Near the end of the summer, the New York Times Magazine published an article called “The Creative Apocalypse That Wasn’t,” by Steven Johnson. The article was disappointing to working artists in many different ways and we are grateful for the chance to publish a rebuttal here.
We’re the Future of Music Coalition, a Washington D.C.-based nonprofit organization supporting a musical ecosystem where artists flourish and are compensated fairly and transparently for their work. We work with musicians, composers and industry stakeholders to identify solutions to shared challenges. We promote strategies, policies, technologies and educational initiatives that always put artists first while recognizing the role music fans play in shaping the future. We work to ensure that diversity, equality and creativity drives artist engagement with the global music community, and that these values are reflected in laws, licenses, and policies that govern any industry that uses music as raw material for its business. Local 802 has been a supporter of us, and we support the union’s mission to help musicians achieve fair wages and working conditions.
Now onto the article in question. To their credit, the New York Times and Steve Johnson reached out to us prior to publishing their piece. We like to help out with this sort of thing, because we know that music business structures and practices can be quite complicated, and think it’s important that journalists get the facts and context as correct as possible.
Alas, what ended up running was rather disappointing. The Times magazine chose to publish without substantive change most of the things that we told them were either: a) not accurate or b) not verifiable because there is no industry consensus and the “facts” could really go either way.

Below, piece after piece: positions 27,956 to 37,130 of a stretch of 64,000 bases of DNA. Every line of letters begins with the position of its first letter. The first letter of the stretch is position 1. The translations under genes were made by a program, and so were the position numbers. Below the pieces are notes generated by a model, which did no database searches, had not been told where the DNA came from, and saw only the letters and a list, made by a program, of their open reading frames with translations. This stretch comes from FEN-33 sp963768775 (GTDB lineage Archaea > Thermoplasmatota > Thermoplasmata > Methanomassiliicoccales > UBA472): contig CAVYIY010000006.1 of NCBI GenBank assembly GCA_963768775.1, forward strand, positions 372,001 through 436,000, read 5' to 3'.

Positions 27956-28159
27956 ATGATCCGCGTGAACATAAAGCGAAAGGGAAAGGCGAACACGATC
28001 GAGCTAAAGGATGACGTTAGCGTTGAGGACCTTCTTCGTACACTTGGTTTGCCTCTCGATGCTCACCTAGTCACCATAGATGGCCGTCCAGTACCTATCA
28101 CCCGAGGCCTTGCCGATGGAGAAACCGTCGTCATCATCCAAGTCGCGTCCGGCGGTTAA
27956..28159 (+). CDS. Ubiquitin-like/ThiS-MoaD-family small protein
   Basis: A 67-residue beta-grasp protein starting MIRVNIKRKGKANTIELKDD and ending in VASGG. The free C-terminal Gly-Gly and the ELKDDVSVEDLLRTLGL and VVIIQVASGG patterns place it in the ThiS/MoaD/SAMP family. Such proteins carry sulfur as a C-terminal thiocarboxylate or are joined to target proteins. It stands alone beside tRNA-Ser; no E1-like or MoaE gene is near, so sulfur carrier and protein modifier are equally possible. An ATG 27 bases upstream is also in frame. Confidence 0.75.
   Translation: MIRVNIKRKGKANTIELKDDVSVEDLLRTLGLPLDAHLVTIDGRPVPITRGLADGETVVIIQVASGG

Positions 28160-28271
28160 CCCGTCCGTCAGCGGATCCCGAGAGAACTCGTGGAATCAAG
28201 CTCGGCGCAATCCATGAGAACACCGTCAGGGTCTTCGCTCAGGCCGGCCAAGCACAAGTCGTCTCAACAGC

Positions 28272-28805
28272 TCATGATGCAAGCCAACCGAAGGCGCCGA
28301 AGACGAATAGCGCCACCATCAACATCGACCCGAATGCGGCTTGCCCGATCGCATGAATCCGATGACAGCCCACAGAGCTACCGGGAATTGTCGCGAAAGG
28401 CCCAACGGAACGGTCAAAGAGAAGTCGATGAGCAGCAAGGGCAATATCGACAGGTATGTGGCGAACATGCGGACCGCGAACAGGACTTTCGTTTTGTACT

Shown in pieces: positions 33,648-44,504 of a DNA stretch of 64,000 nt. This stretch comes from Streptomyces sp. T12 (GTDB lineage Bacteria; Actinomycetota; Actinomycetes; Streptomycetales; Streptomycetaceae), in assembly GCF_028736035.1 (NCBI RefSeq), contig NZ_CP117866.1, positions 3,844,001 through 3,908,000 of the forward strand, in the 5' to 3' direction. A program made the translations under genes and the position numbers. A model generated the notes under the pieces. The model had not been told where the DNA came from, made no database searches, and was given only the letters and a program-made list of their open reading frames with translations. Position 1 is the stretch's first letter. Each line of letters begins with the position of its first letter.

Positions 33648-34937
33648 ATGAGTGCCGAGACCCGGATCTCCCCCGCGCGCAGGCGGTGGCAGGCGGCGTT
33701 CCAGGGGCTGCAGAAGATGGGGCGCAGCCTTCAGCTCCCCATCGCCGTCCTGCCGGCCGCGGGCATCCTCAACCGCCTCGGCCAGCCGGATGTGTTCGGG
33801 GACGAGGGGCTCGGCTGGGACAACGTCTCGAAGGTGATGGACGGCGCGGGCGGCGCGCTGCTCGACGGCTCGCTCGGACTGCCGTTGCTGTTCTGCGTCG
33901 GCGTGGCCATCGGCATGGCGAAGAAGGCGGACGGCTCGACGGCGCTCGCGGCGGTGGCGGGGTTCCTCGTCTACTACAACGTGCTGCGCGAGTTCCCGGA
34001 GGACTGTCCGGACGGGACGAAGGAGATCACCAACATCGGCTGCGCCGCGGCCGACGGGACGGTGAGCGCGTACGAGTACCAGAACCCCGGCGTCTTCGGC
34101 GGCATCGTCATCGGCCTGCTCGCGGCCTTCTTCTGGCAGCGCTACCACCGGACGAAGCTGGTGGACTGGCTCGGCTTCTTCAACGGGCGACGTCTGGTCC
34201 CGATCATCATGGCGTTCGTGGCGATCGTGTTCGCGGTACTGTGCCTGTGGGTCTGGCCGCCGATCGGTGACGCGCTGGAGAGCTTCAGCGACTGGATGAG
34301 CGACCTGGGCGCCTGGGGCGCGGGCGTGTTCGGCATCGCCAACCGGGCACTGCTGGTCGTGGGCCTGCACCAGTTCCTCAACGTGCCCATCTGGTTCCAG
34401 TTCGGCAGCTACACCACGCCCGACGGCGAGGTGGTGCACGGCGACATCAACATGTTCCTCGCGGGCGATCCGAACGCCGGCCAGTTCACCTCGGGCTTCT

The article frames itself as a data-driven response to concerns about the plight of creative workers in the digital age. But Johnson’s grasp of the limitations of the data he cites seems tenuous, and he ends up relying on some very dubious and all-too-familiar assumptions. In its sweeping dismissal of artists’ various concerns, the article reads as an exercise in manipulation.
Over the course of 15 years of research into the musician community, one of our core takeaways has been that there’s really no such thing as an “average musician,” even if it can be enlightening to highlight mean values from a group of respondents in a survey or study. Musicians are a highly specialized group, with a diverse range of business models. Performers and composers work at different scales in different contexts with different professional and creative goals. Qualitative and quantitative data around economics for artists thus resists simplified narratives.
Yet simplified narratives are what Johnson offers. He suggests there are more musicians and composers now than ever before, citing government datasets: “In 1999 there were nearly 53,000 Americans who considered their primary occupation to be that of a musician, a music director or a composer; in 2014 more than 60,000 people were employed writing, singing, or playing music. That’s a rise of 15 percent.” But he doesn’t mention that changing definitions mean that only the second figure includes primary and secondary school band and choir directors; without them, the total would have gone down. He makes similar mistakes when looking at wage data. Educators are certainly an important part of the music ecosystem, but probably not the best proxy for say, a professional songwriter or a classical composer, let alone for the plight of musicians generally.